May 23, 2018
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Is seaweed-sourced carrageenan inflaming you?

By Georgia Clark-Albert, Special to the BDN

Approximately 30,000 tons of carrageenan is produced per year. This amounts to an estimated annual benefit of $300 million to the U.S. and other nations. U.S. carrageenan producers get much of their seaweed from family farms in Indonesia the Philippines and East Africa. In many African village communities, the farming of seaweed allows women the opportunity to expand their role in helping to provide for their families. Seaweed farming provides the primary economic base for hundreds of coastal villages and family owned farms.

Carrageenan, an indigestible family of large molecules that come from seaweed, is a thickening, gelling and stabilizing agent that is used in the food manufacturing of ice cream, jelly, chocolate milk, infant formula and cottage cheese. It is also found in toothpaste, lotions and hair products. Often it is used in place of animal-based products such as gelatin, which is extracted from animal byproducts.

The term “carrageenan” is believed to have its roots in the Gaelic language, dating back as many as 600 years when it was used in Ireland and Scotland to make a milk pudding that is still made today.

Carrageenan has been used as a food ingredient for many hundreds of years. Small amounts found in food are considered safe. Large amounts have been found to harm the colons of test animals.

The carrageenan found in food is considered a “non-synthetic” food additive because it does not undergo any chemical changes during the processing or digestion. The carrageenan in food is the same carrageenan present in the seaweed from which it was processed.

Some people complain that carrageenan has caused inflammation in their digestive tract. However, research has not found this to be true. As recently as 2007, animals were fed carrageenan at levels equal to human consumption and there was no gastrointestinal inflammation seen or any other negative health effects. There has been some small research projects insists there is a connection between ingestion of carrageenan and gastrointestinal inflammation, but the research is not considered credible because the methodology was found to be flawed and there are no relevant comparisons.

When carrageenan is injected directly into the body, it does cause inflammation. There have been studies where it has been injected into the paws of rats or to their lungs to test anti-inflammatory drugs.

There is no correlation between what is seen when carrageenan is injected and when it is ingested in foods that are consumed.

Many of the studies that have taken place actually were conducted outside the living body, involving human colonic cells, in order to elicit an immune response. Since there was a lack of a systemic effect with carrageenan, the studies involving direct oral administration are more pertinent. Chronic administration of carrageenan in the diet of numerous species did not result in adverse effects. The only thing that was noted was that stools were soft or there was some diarrhea. These effects are considered common when bulking agents or dietary fibers are fed to test subjects at high doses. There has been no evidence of colon cancer or tumor promotion due to carrageenan in when it has been fed to animals.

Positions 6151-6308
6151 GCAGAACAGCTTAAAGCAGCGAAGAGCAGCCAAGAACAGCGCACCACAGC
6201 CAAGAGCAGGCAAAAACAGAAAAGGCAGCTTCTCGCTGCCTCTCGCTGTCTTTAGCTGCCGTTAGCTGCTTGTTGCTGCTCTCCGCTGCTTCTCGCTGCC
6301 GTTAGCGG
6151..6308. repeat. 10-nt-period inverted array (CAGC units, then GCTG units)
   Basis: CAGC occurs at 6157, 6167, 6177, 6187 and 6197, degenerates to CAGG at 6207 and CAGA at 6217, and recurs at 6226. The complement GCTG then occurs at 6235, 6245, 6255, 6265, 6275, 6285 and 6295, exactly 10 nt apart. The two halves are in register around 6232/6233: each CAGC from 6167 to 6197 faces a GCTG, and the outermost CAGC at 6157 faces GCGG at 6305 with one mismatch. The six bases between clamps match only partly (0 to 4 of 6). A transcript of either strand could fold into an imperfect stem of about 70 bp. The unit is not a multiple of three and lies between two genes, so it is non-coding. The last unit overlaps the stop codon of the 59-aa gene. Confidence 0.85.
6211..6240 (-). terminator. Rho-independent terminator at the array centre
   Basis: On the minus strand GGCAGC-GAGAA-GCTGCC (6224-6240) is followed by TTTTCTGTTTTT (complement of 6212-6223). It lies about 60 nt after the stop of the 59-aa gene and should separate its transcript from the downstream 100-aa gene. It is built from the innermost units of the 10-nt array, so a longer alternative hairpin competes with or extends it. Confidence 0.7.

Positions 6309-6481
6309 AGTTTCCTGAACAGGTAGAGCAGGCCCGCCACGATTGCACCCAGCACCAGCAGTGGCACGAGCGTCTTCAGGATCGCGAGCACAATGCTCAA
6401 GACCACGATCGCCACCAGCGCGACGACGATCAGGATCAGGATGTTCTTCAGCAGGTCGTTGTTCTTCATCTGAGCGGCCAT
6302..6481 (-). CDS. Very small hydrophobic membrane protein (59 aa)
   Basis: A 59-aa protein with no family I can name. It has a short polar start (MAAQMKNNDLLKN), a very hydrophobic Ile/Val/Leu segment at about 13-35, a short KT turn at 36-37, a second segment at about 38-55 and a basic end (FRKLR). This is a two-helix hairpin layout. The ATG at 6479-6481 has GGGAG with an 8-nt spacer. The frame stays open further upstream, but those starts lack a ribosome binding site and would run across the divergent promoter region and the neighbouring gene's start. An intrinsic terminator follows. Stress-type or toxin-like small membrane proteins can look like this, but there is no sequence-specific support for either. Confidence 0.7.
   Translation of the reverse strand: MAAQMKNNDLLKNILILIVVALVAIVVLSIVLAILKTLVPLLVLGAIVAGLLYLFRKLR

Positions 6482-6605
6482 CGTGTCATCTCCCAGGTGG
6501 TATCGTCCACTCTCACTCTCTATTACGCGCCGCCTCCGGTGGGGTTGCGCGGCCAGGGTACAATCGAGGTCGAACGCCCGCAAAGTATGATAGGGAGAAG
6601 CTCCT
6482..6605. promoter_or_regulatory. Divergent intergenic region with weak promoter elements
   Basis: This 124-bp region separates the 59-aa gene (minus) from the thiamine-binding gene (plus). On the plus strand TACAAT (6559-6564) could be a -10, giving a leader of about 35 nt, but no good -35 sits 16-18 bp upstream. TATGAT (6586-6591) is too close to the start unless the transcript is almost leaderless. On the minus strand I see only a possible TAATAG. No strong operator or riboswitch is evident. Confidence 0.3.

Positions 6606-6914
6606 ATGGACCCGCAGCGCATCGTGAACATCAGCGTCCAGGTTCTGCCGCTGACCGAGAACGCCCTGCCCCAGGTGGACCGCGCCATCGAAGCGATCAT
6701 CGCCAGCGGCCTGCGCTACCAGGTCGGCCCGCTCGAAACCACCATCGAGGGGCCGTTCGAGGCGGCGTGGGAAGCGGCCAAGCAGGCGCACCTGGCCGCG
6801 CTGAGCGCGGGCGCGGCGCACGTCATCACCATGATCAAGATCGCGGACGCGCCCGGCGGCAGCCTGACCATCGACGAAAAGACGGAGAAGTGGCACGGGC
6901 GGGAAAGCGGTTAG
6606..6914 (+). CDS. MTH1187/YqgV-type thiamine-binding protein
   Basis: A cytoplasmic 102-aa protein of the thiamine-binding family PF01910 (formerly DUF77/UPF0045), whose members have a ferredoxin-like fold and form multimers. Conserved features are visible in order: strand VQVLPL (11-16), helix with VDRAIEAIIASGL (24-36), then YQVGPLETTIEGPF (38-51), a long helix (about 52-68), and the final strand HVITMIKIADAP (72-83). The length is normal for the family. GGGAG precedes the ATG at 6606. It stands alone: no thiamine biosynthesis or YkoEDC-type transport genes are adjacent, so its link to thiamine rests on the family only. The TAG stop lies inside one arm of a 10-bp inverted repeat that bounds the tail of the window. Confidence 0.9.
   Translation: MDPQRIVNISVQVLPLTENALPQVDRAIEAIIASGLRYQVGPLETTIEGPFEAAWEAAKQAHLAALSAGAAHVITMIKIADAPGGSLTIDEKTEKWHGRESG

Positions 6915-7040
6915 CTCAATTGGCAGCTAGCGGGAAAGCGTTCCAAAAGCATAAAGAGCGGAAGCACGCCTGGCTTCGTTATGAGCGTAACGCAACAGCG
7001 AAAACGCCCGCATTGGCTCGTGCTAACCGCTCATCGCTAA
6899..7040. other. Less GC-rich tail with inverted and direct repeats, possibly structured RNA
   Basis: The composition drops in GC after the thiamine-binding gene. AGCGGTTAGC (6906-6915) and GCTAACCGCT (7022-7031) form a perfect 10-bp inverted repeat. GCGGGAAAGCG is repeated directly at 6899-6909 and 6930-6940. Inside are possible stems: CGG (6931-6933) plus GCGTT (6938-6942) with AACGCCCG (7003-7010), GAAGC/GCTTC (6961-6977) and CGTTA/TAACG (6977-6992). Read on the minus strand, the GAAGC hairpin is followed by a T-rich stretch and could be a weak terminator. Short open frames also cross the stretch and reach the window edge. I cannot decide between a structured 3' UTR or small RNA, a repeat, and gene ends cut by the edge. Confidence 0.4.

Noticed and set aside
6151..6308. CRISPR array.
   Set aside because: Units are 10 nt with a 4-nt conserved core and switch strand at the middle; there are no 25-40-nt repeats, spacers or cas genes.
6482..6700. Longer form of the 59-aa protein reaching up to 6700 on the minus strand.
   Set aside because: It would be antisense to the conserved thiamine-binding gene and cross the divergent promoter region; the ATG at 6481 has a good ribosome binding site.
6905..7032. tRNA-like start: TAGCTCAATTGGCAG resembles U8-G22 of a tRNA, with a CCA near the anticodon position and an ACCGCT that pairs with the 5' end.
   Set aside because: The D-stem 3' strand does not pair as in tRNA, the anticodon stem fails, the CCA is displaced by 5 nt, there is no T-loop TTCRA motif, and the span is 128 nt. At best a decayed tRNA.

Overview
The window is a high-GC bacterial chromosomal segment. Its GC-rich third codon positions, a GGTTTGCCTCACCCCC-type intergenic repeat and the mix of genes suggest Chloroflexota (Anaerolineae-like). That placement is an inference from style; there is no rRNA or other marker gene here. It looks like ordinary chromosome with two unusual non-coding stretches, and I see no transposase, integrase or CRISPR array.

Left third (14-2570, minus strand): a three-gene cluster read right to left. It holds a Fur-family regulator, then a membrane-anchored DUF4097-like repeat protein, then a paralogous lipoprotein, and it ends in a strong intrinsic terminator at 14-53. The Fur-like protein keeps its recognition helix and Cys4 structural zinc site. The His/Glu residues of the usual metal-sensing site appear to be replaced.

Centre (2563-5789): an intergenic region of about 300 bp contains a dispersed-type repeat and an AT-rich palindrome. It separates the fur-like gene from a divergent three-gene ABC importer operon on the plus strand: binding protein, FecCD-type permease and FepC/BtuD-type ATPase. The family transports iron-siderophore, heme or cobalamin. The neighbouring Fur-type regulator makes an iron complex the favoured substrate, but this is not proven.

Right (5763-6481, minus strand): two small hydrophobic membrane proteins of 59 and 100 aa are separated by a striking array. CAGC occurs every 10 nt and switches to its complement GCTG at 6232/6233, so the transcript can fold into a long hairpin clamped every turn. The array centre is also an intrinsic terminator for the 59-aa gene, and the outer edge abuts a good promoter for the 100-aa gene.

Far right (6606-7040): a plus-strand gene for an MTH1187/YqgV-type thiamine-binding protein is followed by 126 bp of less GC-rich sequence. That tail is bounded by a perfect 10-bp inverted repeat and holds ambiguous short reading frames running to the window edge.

Carrageenan at times has been confused with an unrelated substance poligeenan, a small molecular weight polysaccharide. Poligeenan requires a very aggressive chemical process utilizing strong acids and high temperatures to be produced. Poligeenan is not allowed as a food additive and carrageenan does not turn into poligeenan during digestion.

The issue of gastrointestinal inflammation is still under debate for some. Some studies supposedly have verified that carrageenan is associated with induction or promotion of gastrointestinal tract inflammation, ulcerations and neoplasms in animal models and human tissues while other studies have contradicted these findings. A more careful evaluation of the test materials in animal studies shows that the intestinal lesions stated were reported only in studies where poligeenan was the test substance.

Such effects were not found when food-grade carrageenan was the test substance in animal dietary feeding studies.

Another concern that comes up when carrageenan is mentioned is that it is believed to be harmful to the environment. Seaweed farming is thought to be one of the most environmentally friendly types of aquaculture. It doesn’t need fresh water or fertilizers and has a beneficial effect on climate change.

This process traps carbon and removes nitrogen and phosphorus nutrients from local water. Seaweed-based aquaculture provides a practical, sustainable farming practice.

Consistent with the scientific evidence, carrageenan has been recognized as a safe food additive, including for use in organic foods.

Georgia Clark-Albert is a registered dietitian nutritionist and certified diabetes educator at Penobscot Community Health Care in Bangor. She provides nutrition consultant services through Mainely Nutrition in Athens. Read her columns and post questions at or email her at


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